Opinion | Sexuality

Why Stay-at-Home Moms Are More Depressed Than Working Moms

A new Gallup poll reveals what I've learned from experience: Parenting is really hard.

Stay-at-home parenting is harder than I thought. Maybe it's the fact that my child was colicky for the first six months of his life, and that even at eight months old, he—and, consequently, I—have yet to sleep through the night. Maybe it's my own fault for setting unrealistic expectations for what sort of stay-at-home mom I would be: the kind who preserves her own produce, makes her own laundry soap, and still has time to put on makeup every morning. They do exist. Or so the blogosphere says.

For the last eight months I have wrestled with disappointment in myself for failing to be the peppy, positive, endlessly energetic mom I had hoped. Instead, I have spent much of my mothering career to date feeling sad, frustrated, and irritable.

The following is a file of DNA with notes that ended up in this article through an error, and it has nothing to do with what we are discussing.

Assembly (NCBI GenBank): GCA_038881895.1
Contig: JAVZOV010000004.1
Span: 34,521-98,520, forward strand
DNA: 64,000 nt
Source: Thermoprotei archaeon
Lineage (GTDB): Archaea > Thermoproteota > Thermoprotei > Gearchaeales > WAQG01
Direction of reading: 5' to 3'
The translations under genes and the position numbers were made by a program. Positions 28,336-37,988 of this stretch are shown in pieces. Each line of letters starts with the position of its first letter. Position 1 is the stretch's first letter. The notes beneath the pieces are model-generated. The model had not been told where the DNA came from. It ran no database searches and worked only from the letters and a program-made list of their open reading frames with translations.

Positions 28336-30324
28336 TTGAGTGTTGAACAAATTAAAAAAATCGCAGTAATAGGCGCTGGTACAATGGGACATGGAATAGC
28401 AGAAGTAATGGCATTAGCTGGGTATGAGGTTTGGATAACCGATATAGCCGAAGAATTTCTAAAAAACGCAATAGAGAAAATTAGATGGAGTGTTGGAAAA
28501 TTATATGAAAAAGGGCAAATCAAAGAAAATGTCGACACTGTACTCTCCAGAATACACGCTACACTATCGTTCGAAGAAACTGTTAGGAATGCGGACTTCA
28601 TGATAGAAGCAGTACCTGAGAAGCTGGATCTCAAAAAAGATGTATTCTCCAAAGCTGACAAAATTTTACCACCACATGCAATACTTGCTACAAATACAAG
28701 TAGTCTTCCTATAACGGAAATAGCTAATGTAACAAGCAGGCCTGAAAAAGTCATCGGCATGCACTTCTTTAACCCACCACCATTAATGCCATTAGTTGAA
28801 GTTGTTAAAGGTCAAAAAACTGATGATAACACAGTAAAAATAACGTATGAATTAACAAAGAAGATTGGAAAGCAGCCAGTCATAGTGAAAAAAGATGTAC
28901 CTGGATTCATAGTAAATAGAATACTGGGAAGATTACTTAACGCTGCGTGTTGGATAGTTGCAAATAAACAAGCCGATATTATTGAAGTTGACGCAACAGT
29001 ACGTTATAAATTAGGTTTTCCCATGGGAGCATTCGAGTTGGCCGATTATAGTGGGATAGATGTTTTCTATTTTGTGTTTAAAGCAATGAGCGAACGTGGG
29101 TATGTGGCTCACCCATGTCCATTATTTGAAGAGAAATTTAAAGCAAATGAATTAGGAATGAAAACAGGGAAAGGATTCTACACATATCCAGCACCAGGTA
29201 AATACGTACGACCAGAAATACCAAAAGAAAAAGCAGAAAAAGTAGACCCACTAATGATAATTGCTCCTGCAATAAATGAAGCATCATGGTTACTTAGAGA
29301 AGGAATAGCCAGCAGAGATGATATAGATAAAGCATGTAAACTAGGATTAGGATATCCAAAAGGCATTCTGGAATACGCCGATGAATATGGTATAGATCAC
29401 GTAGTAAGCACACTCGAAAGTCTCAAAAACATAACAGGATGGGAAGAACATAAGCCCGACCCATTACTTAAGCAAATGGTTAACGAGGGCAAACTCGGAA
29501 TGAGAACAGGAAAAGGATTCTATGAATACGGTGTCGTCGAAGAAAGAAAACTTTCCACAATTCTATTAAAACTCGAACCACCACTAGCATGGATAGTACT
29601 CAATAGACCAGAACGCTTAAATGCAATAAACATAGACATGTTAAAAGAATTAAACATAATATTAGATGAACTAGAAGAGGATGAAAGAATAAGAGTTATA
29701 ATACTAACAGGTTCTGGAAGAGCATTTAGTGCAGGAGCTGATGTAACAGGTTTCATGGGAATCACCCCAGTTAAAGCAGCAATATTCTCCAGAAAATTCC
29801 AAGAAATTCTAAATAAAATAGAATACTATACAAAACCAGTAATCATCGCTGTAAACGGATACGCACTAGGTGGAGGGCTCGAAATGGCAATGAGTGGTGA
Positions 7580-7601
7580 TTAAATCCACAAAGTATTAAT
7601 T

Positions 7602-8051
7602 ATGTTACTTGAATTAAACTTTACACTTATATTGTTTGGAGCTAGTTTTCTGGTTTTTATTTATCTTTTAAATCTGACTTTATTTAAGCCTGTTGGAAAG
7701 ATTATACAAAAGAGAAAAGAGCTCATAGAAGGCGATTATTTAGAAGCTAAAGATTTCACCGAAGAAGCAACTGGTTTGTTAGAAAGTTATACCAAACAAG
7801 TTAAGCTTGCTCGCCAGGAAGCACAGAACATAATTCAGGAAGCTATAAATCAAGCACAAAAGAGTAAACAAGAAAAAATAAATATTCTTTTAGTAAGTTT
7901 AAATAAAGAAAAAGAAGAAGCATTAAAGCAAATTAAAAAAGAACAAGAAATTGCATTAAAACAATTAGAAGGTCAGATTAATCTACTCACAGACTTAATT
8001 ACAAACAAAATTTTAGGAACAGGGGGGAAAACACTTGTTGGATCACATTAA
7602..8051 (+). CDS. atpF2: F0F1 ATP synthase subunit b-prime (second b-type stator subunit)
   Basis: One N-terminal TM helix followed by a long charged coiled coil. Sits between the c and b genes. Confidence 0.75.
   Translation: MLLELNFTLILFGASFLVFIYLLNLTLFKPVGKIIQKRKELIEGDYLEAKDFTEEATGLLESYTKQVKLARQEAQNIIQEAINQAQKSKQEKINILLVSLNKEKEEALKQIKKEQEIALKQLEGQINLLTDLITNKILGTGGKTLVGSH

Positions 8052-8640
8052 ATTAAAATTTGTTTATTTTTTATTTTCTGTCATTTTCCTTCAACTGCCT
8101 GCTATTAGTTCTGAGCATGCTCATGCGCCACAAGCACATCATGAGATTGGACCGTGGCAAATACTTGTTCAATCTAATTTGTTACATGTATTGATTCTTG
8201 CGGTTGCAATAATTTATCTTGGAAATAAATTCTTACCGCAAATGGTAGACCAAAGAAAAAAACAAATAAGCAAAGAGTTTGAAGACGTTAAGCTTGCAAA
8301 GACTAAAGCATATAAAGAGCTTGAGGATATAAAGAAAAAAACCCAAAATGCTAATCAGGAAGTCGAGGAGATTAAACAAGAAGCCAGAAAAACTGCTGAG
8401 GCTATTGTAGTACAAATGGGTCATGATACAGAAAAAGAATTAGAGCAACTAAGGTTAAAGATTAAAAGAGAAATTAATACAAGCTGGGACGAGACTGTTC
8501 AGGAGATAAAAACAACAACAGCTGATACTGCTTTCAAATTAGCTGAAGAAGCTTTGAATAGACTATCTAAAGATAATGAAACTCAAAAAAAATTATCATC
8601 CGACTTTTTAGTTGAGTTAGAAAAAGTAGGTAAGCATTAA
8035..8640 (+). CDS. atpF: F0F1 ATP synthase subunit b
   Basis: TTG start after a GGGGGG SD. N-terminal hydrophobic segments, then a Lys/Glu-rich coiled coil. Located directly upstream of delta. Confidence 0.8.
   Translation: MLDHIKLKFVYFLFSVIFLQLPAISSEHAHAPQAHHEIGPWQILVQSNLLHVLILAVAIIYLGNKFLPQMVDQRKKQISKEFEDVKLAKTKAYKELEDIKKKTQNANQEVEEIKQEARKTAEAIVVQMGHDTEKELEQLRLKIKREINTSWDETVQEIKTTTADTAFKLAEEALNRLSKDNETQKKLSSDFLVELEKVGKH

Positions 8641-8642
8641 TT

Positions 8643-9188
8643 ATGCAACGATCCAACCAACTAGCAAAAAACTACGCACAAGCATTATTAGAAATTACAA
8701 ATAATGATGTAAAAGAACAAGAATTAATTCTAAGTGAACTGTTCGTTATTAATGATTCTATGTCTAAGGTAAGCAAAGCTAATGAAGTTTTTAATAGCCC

Apparently I am not alone. A new Gallup poll found that stay-at-home moms are more likely than moms who are employed outside the home to feel negative emotions such as worry, sadness, stress and anger on a daily basis, as well as to have been diagnosed ...

Subscriber access only You have reached the end of this Article Preview
To continue reading, subscribe now. Subscribers have full digital access.
Already a CT subscriber? for full digital access.
July/August
Subscribe to CT and get one year free.

Read These Next

hide this
Access The Archives

Member-Only Access

Subscribe to Christianity Today to continue reading this article from CT's digital archives.

Subscribe

Already a subscriber? to continue reading.